This collection of stories is truly worthy to be called a classic. It is sometimes tedious reading, because the stories and characters are complex. After a number of false starts over a period of years, I finally resolved to give this scholarly work the focused time and attention it deserves, and feel richly rewarded for the effort.
Ms. Welty joins the ranks of great writers who prove to us that a great writer does not have to live the experience to effectively write about it. She leaps with ease between characters as diverse as Aaron Burr, a deaf black servant boy, a traveling salesmen, eccentric Southern matrons, and countless others. She portrays them in all of their complexities as if she had lived the experiences of each. Her descriptions of scenes and settings are equally as lucid and believable as if she had first hand knowledge of each. This rare and precious gift is best described in her own words, "I have been told, both in approval and accusation, that I seem to love all of my characters. What I do in writing of any character is to try to enter into the mind, heart, and skin of a human being who is not myself. Whether this happens to be a man or a woman, old or young, with skin black or white, the primary challenge lies in making the jump itself. It is the act of a writer's imagination that I set most high."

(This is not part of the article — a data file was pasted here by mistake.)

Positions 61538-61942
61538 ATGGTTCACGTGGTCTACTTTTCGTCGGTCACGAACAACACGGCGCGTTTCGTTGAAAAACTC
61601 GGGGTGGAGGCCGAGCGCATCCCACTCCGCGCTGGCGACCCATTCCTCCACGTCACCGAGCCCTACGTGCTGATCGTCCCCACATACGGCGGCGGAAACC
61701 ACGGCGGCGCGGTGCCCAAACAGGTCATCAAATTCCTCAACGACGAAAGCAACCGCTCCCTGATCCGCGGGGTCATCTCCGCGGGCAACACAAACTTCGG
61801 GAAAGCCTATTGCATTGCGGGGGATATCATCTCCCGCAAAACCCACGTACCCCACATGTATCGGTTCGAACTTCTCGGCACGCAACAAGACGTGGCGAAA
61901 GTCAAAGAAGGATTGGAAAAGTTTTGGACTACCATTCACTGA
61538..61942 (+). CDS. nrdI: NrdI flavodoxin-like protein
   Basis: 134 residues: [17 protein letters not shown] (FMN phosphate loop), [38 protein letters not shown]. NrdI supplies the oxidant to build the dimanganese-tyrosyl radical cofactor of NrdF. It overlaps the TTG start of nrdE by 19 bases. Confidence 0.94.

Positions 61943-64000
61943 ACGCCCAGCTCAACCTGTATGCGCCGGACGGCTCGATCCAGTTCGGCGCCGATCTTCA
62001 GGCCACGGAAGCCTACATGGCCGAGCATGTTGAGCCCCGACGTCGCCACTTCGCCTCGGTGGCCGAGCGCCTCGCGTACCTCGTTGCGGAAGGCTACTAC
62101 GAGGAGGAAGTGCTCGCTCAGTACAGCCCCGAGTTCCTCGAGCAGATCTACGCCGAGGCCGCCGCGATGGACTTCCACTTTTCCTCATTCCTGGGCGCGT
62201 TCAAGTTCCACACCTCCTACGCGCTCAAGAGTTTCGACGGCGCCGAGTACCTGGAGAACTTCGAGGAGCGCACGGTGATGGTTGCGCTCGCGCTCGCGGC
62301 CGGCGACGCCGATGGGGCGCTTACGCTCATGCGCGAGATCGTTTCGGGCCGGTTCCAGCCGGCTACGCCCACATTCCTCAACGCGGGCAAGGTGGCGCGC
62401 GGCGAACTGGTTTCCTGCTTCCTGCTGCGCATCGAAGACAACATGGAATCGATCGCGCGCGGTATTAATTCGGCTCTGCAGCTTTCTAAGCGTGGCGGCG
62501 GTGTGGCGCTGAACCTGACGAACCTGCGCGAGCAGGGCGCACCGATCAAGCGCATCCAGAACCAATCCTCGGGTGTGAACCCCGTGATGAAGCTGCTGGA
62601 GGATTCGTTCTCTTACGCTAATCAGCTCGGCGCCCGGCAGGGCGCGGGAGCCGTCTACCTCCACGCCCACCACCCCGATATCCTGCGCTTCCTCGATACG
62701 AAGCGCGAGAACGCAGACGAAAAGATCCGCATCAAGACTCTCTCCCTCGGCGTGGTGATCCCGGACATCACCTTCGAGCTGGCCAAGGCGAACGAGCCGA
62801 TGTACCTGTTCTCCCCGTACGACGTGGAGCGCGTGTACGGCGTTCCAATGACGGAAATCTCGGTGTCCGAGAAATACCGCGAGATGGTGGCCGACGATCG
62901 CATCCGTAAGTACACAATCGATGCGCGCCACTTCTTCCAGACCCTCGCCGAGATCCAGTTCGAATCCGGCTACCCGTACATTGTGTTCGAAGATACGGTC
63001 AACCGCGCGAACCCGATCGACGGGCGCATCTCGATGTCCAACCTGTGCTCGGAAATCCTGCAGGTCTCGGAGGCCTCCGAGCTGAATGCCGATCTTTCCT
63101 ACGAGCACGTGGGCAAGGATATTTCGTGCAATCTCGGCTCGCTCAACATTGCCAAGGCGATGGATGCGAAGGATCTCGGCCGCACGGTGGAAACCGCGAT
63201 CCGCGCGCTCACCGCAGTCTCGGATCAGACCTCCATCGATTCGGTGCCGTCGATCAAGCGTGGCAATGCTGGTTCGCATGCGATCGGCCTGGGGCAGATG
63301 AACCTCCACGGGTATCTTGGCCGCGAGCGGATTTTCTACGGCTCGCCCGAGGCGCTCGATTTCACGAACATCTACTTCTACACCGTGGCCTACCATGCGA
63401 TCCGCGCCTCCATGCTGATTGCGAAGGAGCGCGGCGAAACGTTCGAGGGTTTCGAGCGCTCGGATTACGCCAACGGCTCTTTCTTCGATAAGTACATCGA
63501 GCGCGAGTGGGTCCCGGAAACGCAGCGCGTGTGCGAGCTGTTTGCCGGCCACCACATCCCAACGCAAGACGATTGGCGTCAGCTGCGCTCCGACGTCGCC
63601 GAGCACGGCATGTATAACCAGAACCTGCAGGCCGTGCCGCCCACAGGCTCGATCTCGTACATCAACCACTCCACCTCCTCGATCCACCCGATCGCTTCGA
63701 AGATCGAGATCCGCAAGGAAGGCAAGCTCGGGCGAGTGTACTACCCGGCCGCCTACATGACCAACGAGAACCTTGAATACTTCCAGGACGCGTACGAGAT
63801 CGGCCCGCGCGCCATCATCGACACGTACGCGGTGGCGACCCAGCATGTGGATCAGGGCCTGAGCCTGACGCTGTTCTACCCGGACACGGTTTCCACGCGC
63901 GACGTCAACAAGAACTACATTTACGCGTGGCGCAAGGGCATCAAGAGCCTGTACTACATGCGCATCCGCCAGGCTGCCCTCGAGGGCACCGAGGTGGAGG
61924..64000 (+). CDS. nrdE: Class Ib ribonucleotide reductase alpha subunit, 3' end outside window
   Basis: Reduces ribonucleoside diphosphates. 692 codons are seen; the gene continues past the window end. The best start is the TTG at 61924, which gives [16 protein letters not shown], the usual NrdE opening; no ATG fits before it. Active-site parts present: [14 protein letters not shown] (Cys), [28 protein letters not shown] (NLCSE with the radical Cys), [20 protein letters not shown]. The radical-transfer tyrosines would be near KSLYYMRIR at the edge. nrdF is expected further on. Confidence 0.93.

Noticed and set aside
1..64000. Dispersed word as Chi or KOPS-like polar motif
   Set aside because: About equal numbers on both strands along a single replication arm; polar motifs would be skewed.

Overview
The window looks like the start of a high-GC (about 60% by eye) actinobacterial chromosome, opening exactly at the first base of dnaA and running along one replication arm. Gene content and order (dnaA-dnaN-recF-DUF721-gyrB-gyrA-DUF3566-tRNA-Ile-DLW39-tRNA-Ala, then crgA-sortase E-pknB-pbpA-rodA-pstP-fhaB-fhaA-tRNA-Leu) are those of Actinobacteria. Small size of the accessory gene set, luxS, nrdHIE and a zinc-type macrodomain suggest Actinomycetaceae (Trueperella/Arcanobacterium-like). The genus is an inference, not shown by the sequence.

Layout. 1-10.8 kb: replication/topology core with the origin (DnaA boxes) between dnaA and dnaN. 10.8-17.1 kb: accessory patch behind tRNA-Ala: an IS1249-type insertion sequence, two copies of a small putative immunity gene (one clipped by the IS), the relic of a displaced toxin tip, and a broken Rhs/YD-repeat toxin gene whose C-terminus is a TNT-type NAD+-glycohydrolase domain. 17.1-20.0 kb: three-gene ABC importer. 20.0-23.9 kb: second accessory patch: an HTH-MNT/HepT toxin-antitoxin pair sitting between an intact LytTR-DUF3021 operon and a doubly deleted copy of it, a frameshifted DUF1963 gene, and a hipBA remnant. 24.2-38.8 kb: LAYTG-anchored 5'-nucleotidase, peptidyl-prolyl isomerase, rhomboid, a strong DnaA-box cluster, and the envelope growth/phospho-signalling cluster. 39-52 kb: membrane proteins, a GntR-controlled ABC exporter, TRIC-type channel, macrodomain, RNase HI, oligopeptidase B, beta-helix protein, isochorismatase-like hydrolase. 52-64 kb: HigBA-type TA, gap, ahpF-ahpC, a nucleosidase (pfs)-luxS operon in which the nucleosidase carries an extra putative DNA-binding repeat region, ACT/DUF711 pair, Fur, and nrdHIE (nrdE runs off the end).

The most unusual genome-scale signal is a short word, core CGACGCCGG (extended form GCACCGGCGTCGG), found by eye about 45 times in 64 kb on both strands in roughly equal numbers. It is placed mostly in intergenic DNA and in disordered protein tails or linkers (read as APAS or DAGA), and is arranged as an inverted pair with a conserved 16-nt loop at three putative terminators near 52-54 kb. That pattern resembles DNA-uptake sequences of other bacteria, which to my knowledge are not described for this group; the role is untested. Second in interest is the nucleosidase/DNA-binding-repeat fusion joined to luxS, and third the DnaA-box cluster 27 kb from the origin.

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1 of 1 people found the following review helpful By Dianne Merridith on Aug. 14 2000
Format: Paperback